Fellow bloggers, is there anything else you’d add to this? Authors, what’s worked well in your experience?

American Gods by Neil Gaiman, a book review

neil gaiman american gods feather wing headdress cover “Hey,” said Shadow. “Huginn or Muninn, or whoever you are.”
The bird turned, head tipped, suspiciously, on one side, and it stared at him with bright eyes.
“Say ‘Nevermore,'” said Shadow.
“Fuck you,” said the raven.”
American Gods by Neil Gaiman

 

 

I’ve always like the work of Neil Gaiman for his classic storytelling ability, the way he draws in elements of classic folklore and fuses it with pop culture to create something new. I don’t think that the concept of Gods drawing power from belief is anything especially new, but I loved what Gaiman did with this in American Gods– how human some of the Gods had become, and the circumstances they find themselves living in. The ways they try to survive.

At times Neil Gaiman’s writing reminds me a little bit of Terry Pratchett without the footnotes because the stories within stories gain a momentum of their own and pull away from the main narrative. The vignettes in the novel are probably an example of this, some linked up with the main narrative as with the child in the cave and Hinzelmann, but in some like the story of Essie Tregowan it felt as though Gaiman was stretching his storytelling muscles and enjoying it, or in the case of the African twins that he was stretching his storytelling muscles and revelling in the horrors of history.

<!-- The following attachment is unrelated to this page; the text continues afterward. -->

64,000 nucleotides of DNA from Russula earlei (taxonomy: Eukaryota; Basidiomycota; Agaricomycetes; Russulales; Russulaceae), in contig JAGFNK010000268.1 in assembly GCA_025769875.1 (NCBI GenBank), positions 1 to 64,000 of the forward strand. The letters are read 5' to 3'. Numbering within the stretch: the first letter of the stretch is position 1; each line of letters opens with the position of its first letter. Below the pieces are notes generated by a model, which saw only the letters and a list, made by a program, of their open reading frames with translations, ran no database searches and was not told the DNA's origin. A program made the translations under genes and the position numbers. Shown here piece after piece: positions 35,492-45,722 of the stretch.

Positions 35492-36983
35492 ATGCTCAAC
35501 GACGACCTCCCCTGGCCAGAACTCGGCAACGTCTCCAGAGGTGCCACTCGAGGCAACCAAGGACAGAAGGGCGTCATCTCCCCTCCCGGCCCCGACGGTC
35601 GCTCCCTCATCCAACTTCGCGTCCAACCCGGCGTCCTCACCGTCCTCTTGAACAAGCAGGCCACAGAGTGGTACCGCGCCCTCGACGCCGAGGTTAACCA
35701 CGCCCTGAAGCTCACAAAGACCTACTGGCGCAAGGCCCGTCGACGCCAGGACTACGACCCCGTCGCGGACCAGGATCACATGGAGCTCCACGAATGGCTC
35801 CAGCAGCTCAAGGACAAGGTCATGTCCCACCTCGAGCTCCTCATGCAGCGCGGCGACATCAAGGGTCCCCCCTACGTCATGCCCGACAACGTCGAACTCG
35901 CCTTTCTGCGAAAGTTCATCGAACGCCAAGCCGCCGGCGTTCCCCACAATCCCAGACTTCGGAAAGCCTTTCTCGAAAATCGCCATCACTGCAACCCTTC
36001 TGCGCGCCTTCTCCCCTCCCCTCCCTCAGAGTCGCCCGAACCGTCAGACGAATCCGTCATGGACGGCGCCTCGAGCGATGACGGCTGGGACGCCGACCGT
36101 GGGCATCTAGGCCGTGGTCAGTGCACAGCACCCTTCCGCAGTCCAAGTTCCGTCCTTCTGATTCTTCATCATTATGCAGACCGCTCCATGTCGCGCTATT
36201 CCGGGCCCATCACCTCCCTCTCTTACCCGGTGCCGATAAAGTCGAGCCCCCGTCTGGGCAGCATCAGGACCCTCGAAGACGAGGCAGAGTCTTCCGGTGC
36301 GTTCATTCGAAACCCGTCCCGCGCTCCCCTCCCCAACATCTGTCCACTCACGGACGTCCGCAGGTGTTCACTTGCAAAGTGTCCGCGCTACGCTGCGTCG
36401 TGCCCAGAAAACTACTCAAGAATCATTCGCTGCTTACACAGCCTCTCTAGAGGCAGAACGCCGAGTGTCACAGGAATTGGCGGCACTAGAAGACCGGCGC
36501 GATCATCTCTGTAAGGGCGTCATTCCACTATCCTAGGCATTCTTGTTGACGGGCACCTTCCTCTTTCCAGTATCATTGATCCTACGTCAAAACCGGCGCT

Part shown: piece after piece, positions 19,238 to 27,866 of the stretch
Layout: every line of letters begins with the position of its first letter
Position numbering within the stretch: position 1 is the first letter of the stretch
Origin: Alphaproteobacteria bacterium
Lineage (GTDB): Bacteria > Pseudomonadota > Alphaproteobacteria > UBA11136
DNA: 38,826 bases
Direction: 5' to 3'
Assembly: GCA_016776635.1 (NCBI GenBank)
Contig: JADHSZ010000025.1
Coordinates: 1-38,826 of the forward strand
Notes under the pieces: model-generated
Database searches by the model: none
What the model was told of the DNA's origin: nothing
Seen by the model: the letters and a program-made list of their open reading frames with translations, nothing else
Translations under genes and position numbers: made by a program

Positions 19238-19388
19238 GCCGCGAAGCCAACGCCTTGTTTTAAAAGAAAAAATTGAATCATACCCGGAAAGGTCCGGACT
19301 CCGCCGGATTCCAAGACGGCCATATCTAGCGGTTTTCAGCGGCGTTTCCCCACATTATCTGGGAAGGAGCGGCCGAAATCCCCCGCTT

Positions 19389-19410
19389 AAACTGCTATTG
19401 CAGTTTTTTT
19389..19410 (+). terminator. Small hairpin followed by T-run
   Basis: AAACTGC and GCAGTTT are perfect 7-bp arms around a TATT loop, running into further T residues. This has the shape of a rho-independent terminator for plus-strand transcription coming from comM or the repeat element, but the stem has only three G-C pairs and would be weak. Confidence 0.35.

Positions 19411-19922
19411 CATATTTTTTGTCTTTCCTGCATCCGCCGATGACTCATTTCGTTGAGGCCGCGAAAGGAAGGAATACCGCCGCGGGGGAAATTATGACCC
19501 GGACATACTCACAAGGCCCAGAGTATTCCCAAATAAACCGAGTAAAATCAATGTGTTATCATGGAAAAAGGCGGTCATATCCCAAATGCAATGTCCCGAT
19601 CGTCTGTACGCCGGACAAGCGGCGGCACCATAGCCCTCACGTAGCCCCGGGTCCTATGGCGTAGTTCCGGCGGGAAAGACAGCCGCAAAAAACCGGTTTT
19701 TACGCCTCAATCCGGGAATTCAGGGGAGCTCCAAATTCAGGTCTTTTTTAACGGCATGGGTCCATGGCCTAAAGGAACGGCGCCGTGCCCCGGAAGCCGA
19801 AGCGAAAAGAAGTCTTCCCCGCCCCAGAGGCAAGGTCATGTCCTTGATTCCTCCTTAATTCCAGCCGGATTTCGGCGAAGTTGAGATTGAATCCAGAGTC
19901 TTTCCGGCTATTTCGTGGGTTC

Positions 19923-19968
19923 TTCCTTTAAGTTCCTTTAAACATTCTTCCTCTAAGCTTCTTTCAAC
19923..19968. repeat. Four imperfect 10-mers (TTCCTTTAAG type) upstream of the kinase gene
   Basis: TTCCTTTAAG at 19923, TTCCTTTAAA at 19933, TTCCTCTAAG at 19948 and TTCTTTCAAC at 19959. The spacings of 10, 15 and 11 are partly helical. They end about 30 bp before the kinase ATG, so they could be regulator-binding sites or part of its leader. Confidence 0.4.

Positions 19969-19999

I’ve had American Gods in my house for a while now (this will be a regular theme in some of my forthcoming reviews- I’m trying to have a blitz of my unread books with missed results) after I found it on a bench with a playing card tucked in the back in lieu of a bookmark. It was starting to rain and the book marked looked as though whoever had been reading it had finished, so the book came home with me and it came to the top of the pile when I started seeing potential spoilers everywhere when the Amazon series was released- I needed to read it before someone spoiled a plot point.

I meant to review the novel before I watched the TV series to keep my thoughts on the two separate, but I’m afraid I watched the first episode so now the waters are muddied and I don’t want to write too much that will make this become an American Gods book and TV series comparison, but I thought that the episode that I watched was a poor adaptation. It felt too cartoonish; the violence amped up and the context missing. Because the concept of belief is so important to the novel, Shadow’s internal narrative was critical to the events of the novel. In the book his shock and disbelief at the death of his wife felt palpable, in the TV series, he just looked a bit pissed off.

So if you’re wondering, read American Gods first, then watch the TV series. Or skip the TV series entirely and pick up another book instead.